We often tend to ignore or neglect the symptoms of any mental illness. One of the biggest mistakes you can do, as a second person is to push the person suffering into this even further. It is all about our words. Our words build the foundation of the person who we become and who we are.
Choose your words wisely especially when you know someone is going through this. Don’t necessarily remind them of their illness all the time, no, that’s not required but just talk to them, let them feel that you’re there.
Things you should never say to a person who can you feel is going through any of this –
• What have you got to feel so worse about? There are people even worse than you. • This is such a trivial thing. •Life’s not full of roses. •Stop feeling so sorry for yourself. Move on. • Snap out of it. • I know how you feel. I was also depressed for a week when my dog died. •You’re ruining the vibe here. • It’s not a big deal. • If you go out and socialize this will go away. • Have you tried chamomile tea?
And I’m not asking you to pull their arm and take them to the doctor right away. Give them all the external support you can. So here is a list of a few things you can do to help any person suffering from mental illness of any sort –
1. Be Kind.
Not for people going through any mental illness but in general too. Be kind to people, be soft and gentle. You have absolutely no idea what the other might be going through, don’t add on to it and make it even worse. Compliment them and make them feel wanted.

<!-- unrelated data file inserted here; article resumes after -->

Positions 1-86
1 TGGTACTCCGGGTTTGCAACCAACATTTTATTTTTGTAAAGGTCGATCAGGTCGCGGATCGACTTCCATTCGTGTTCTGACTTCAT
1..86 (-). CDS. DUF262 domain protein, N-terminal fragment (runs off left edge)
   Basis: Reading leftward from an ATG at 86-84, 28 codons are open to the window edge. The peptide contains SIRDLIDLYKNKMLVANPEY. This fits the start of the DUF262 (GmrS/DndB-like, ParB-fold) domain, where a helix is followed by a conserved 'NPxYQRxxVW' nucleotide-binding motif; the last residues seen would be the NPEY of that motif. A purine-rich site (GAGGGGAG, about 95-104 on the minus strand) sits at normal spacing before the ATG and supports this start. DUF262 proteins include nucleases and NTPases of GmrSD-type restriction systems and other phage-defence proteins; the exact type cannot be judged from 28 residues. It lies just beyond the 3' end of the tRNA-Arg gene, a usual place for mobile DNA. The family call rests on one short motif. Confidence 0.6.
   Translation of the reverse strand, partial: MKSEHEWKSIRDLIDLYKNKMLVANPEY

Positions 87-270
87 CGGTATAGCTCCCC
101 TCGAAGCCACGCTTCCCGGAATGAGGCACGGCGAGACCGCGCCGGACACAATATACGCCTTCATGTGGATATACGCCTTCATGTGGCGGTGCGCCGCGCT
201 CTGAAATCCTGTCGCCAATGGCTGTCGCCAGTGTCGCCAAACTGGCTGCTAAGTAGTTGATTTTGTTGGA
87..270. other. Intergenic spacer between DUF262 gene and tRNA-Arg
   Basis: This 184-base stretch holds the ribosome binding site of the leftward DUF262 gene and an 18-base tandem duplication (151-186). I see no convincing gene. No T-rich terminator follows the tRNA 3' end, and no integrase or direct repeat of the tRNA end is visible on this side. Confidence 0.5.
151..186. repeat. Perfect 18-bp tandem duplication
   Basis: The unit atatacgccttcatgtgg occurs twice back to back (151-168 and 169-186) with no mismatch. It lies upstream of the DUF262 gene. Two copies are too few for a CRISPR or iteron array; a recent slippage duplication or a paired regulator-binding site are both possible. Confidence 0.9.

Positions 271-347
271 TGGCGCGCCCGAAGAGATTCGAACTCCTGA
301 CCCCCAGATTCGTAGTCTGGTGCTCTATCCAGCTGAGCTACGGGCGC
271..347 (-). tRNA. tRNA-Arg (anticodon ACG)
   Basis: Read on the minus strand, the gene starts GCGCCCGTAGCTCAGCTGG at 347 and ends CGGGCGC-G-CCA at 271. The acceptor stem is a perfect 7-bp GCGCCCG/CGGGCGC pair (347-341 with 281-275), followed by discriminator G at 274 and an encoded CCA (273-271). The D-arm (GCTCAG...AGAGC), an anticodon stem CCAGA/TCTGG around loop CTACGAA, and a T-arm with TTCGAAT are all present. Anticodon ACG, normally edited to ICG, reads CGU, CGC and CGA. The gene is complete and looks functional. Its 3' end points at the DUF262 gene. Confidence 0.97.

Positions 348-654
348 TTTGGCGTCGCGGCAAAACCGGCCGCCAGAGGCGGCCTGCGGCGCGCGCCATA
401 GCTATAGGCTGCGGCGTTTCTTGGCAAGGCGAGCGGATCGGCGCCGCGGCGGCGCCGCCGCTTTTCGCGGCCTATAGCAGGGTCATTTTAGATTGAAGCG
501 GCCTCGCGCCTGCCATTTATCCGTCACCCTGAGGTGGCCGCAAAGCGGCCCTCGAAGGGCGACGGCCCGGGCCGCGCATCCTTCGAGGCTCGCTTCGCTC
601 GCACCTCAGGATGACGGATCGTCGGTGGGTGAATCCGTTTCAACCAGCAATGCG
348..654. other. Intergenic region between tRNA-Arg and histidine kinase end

2. Choose your words wisely
As I’ve mentioned before, your words and actions can impact the other person on a suicidal level. Every person’s thought process is very different and the way they perceive things can also be different. Don’t make it worse for them than it already is.
3. Behave normally and be there for them.
Don’t remind them of their problems all along. Be there for them and make sure they know that they’ve got people around them. Support them and talk to them. They’re not aliens. They are normal human beings going through something normal.
4. Be compassionate.
Be respectful, compassionate and empathetic to their feelings by engaging in reflective listening, such as “I hear that you are having a bad day today. Yes, some days are certainly more challenging than others. I understand.”
5. Be a good listener.
Be responsive and listen to them while making eye contacts. Make them feel heard. At times, feeling heard can eradicate the entire problem itself. Remind them that it’s okay and you are going to be there for them and will be, even after the problem goes away.